The newest section of the first Dreadnought submarine to be built at BAE Systems’ yard in Barrow has been moved, as work on the first of class continues.

The Dreadnought programme is one of the most complex engineering projects ever undertaken and employs more than 7,000 people across industry and MoD, with thousands more in the supply chain.

Image via BAE Systems.

BAE Systems say that the unit was the first to make use of new material designed to improve protection for submarine sections as they are moved around the site during construction.

Four Dreadnought-Class submarines will be built in Barrow to replace the Vanguard-Class that are currently in service with the Royal Navy. HMS Dreadnought, the first of the new fleet, is scheduled to be delivered in the early 2030s.

The United Kingdom’s nuclear deterrent today is hosted by the Vanguard Class submarine.

Click to enlarge.

The UK Government approved initial gate for their replacement in the form of the Dreadnought submarine programme to replace the the Vanguard class in May 2011.

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From a purely logical point of view, the warheads each Dreadnought will carry, even if ‘only’ 8 missiles, will ruin any country’s day in the event they ever have to be used, so they have the required deterrent effect. These aren’t weapons anyone actually wants to ever launch.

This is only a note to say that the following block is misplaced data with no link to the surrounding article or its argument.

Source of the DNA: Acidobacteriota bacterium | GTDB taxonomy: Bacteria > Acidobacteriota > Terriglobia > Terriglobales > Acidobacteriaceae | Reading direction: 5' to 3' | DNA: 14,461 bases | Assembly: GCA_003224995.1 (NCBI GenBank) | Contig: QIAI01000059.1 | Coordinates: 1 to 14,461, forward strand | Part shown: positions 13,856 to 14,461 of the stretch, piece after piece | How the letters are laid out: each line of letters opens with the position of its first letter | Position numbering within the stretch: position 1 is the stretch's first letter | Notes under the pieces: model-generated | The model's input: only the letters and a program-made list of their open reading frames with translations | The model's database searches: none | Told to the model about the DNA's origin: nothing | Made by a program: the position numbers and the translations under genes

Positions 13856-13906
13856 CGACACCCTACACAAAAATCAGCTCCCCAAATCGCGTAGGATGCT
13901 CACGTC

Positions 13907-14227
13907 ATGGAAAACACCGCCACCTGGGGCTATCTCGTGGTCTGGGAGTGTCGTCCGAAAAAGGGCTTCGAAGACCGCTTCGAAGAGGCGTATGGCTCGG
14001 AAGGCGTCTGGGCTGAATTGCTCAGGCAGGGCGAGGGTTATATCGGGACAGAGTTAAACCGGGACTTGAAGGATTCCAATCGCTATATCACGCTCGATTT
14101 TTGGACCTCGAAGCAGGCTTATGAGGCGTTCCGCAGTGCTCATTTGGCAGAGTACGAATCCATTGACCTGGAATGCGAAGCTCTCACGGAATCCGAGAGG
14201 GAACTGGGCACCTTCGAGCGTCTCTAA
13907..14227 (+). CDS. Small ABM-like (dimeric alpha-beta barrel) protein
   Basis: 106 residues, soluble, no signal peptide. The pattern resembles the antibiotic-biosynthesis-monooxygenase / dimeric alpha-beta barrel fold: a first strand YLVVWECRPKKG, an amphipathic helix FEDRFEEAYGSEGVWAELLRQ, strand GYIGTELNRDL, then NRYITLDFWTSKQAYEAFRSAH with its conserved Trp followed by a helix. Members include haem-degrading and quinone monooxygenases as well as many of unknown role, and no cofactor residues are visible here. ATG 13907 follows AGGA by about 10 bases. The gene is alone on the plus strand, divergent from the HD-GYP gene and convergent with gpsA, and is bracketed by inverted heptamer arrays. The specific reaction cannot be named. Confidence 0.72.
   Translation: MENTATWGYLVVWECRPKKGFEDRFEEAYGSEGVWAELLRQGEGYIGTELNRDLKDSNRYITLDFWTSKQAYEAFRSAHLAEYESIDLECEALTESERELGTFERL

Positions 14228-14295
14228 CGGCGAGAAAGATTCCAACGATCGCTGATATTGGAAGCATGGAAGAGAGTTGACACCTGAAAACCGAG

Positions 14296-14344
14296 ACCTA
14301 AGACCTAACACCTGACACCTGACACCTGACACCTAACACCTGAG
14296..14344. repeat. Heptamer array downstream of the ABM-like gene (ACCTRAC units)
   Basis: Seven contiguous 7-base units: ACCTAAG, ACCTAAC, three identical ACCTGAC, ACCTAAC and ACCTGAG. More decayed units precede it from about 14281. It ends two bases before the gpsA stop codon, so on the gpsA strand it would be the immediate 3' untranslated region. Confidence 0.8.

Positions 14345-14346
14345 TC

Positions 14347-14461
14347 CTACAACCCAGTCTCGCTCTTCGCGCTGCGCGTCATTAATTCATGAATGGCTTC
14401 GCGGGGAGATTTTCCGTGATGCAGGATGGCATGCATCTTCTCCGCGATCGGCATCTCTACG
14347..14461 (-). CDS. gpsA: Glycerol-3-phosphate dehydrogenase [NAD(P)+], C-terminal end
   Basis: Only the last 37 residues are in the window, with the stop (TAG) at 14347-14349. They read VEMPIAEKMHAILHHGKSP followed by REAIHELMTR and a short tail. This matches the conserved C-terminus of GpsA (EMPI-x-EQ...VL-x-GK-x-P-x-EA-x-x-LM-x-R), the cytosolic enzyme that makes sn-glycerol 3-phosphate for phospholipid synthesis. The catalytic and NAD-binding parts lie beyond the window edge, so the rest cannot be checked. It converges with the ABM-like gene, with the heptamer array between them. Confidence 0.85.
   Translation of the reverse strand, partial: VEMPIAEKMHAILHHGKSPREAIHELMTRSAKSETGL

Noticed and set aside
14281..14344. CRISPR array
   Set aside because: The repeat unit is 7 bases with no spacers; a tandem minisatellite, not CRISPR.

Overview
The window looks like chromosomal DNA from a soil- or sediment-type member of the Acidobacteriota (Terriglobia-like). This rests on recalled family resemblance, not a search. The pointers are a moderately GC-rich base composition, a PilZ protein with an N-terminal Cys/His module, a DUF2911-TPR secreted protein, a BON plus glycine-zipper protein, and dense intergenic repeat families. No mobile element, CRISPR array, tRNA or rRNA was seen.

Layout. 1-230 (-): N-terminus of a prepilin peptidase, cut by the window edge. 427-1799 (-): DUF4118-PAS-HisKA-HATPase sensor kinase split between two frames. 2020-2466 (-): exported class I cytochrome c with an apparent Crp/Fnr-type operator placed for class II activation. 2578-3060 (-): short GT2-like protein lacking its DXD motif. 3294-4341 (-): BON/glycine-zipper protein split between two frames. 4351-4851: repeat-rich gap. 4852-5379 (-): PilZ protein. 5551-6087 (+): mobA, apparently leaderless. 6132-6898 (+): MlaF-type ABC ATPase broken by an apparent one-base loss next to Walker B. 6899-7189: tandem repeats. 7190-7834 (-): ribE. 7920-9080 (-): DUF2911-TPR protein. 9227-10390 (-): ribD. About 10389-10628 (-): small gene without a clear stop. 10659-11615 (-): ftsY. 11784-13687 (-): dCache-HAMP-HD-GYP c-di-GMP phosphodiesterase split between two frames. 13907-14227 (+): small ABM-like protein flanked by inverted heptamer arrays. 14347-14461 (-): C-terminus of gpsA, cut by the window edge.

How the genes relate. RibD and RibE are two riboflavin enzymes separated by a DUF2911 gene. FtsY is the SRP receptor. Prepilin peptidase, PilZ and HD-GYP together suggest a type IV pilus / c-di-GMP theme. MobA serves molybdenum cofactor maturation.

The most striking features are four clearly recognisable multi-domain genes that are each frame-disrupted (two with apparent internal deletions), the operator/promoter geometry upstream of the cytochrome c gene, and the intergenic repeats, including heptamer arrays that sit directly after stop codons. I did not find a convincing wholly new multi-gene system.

If there is a perceived need to add more missiles, at least there are tubes available. The ultimate in FFBNW!


The Trident D5 has the capacity of carrying up to 14 MIRVs depending on the required yield. However, as part of the START Treaty the number of warheads is limited. This has the bonus of freeing up some space for MIRV decoys. But also because the payload is less, the missile’s range is increased as it can now reach a higher apogee.

Peter Crisp

Let’s say we only hit 5 targets. That’s 5 cities having a really, really bad day. Would any nation really want 5 random large cities flattened?

The medical care required for the survivors is going to screw them as well.
I think we have enough firepower with one Sub.


China would not notice. or care.

Robert Blay

You only need 1 to do the job and the required deterrent. 8 missiles and X number of warheads is more then enough. You can guarantee the American and Russian missiles boats won’t be full either.


I havent looked it up but isn’t each war head 10 times more powerful than the ones used in WW2? I don’t think we need to do much more fire power than that. Once they are launched the world is as good as over anyway.


BB little boy was 15kt and fat man was 21kt. In theory “Holbrook” is a variable yield device between 5-100kt if they are ever used let’s be honest they’ll be maxed.


Holbrook is supposed to be replaced by the time the Dreadnaughts come into service. So who knows what the new yield will be.


Both due for 2030s I reckon the boat will beat the warhead to service


But doubt there will be a substantial rise in yield.

David Flandry

Not necessarily. UK warhead yield has decreased greatly, from over 1 MT in the 1960s to about 0.1 MT today. It was found that large yields waste energy around the center of the explosion(overkill). Same thing happened with US warheads.


Also the big yields were a practical response to rather limited accuracy in those days

Andy P